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  • Interesting Facts about Thailand

    Thailand was actually known as Siam until 1939 and then again from 1945 to 1949.

    Siamese cats are native to Thailand. In 1996, two rare ‘diamond eyed’ cats, name Phet and Ploy, were married in a very lavish Thai wedding, costing 16,241 USD.

    Thailand is the world’s largest exporter of rice. It relies on tourism to provide just 7% of its GDP.

    The coastline of Thailand is 3,219 km long. The total area of the country is approximately 513,000 km2 and its longest shared border is with Myanmar (Burma), which stretches 1,800 km.

    Thailand is the only Southeast Asian country that has never been colonized by European powers. It is also a constitutional monarchy, much like England.

    Bangkok’s full name is Krung Thep Mahanakhon Amon Rattanakosin Mahinthara Ayuthaya Mahadilok Phop Noppharat Ratchathani Burirom Udomratchaniwet Mahasathan Amon Piman Awatan Sathit Sakkathattiya Witsanukam Prasit. This means ‘City of angels, great city of immortals, magnificent city of the nine gems, seat of the king, city of royal palaces, home of gods incarnate, erected by Vishvakarman at Indra's behest.’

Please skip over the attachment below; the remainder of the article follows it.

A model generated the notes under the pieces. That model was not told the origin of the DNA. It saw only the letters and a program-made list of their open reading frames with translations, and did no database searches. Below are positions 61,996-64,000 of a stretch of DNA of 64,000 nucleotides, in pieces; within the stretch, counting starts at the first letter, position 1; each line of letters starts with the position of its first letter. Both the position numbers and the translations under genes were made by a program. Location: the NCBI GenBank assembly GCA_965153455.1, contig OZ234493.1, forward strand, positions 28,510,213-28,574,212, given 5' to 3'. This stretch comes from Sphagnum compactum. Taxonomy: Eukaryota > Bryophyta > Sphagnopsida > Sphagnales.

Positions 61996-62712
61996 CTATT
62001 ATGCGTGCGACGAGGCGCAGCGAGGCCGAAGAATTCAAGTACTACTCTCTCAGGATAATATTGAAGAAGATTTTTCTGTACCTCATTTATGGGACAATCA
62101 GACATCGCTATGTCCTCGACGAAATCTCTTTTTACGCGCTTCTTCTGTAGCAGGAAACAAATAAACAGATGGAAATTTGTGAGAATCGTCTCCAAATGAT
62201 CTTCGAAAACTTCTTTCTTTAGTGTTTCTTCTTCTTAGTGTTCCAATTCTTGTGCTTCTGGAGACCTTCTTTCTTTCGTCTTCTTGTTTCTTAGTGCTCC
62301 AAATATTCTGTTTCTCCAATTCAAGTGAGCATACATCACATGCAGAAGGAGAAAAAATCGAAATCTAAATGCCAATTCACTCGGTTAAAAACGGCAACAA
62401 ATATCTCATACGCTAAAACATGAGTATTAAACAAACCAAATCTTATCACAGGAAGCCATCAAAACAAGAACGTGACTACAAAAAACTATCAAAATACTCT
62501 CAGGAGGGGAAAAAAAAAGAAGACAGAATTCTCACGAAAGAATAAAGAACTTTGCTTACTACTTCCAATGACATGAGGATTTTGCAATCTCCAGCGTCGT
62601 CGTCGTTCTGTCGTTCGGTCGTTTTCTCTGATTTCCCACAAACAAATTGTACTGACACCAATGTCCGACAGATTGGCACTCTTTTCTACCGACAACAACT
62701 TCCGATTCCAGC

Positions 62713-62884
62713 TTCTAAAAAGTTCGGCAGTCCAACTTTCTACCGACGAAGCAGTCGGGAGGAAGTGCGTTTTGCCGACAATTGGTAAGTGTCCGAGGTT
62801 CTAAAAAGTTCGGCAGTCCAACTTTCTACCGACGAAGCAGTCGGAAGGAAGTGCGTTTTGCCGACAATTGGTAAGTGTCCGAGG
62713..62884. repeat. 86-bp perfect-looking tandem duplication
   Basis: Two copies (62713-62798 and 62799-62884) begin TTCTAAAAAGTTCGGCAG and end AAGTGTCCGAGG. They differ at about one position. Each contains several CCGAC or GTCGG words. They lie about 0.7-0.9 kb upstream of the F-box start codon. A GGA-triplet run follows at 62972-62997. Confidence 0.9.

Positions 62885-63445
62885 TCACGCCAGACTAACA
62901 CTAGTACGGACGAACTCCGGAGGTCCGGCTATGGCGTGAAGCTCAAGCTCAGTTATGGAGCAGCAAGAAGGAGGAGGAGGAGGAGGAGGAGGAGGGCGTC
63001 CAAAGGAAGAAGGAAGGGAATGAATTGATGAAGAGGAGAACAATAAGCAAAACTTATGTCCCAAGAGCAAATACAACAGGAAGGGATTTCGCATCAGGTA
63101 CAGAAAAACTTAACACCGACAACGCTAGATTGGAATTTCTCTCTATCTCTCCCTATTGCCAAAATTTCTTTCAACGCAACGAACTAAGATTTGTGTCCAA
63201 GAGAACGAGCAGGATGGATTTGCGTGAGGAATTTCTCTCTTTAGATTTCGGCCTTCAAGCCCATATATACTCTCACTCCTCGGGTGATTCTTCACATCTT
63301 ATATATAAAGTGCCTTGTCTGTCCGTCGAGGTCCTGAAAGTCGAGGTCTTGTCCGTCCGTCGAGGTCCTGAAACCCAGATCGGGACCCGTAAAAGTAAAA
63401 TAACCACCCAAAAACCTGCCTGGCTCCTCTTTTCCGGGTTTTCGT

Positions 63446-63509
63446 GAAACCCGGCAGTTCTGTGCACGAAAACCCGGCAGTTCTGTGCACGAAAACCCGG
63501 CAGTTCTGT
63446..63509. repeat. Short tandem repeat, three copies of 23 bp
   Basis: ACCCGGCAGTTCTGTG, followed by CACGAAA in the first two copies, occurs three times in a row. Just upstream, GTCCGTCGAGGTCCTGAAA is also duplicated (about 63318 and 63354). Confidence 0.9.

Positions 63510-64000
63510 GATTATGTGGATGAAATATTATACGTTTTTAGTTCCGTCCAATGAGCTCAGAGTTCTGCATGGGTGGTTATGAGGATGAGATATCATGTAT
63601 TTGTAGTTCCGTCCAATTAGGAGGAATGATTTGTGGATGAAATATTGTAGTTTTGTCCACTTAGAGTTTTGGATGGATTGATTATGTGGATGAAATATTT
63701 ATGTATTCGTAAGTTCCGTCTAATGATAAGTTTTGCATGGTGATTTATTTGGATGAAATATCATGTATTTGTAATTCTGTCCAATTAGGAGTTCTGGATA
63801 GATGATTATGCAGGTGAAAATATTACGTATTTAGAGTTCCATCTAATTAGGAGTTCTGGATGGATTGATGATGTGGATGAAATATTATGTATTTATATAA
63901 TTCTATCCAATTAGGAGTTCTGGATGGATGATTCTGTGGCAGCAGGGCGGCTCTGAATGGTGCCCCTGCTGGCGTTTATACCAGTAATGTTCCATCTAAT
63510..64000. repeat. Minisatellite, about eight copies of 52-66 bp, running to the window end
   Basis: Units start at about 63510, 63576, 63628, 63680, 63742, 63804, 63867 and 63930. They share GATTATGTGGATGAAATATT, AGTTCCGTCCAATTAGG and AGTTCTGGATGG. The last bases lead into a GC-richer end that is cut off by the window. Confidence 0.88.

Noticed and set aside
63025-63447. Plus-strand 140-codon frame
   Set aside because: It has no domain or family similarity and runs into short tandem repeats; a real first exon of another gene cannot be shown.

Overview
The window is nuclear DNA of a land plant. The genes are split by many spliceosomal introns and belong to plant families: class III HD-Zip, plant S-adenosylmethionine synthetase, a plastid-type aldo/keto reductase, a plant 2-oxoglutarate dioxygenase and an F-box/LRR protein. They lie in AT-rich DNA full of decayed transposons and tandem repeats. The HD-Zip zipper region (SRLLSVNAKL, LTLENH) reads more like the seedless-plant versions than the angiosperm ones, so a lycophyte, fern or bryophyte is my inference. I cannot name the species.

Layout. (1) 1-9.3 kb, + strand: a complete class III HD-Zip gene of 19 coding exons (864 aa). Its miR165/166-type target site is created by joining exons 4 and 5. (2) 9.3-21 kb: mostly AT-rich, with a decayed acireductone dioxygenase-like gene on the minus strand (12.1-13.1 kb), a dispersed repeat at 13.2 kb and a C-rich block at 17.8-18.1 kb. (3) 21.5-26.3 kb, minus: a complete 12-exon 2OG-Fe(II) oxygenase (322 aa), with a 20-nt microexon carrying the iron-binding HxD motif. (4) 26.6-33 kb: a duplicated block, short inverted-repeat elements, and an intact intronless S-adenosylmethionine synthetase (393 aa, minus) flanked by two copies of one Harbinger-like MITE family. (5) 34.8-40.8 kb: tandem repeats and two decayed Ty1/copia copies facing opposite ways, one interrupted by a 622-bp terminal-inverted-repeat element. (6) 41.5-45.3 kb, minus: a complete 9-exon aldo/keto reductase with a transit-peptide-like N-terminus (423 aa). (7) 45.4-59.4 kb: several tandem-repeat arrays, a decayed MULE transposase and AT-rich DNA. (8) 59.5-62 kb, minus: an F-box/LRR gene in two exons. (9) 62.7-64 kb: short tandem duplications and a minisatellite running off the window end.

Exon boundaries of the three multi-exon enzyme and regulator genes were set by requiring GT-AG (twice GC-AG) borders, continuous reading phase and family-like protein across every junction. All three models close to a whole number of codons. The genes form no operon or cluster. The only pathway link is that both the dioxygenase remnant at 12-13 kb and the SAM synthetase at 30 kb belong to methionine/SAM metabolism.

Around ninety percent of Thai people are Buddhist.

    Muay Thai boxing is Thailand’s national sport and is known as ‘the art of eight limbs.’

     It is illegal to step on any form of Thai currency. Thai people should always keep their head lower than that of anyone  who is older or more important than them.

     More than 1,500 species of orchids grow wild in Thai forests. Thailand is the world’s number one exporter of orchids.

     The Mekong River, which forms part of Thailand’s eastern border, supports more than 1,300 species of fish. It holds some of the world’s largest freshwater  fish, including a giant catfish which can reach nearly 10 feet long and weigh as much as 660 lbs

     The national flag of Thailand is raised every morning at 8:00 and lowered every evening at 6:00. It was introduced in 1917 by King  Vajiravudh (Rama VI). Its two horizontal red stripes symbolize the land and its people. The white horizontal stripes represent the purity of Buddhism, the  nation’s main religion. The wide blue band across the centre stands for the monarchy. Before 1917, the Thai flag had a picture of a white elephant against a  red background.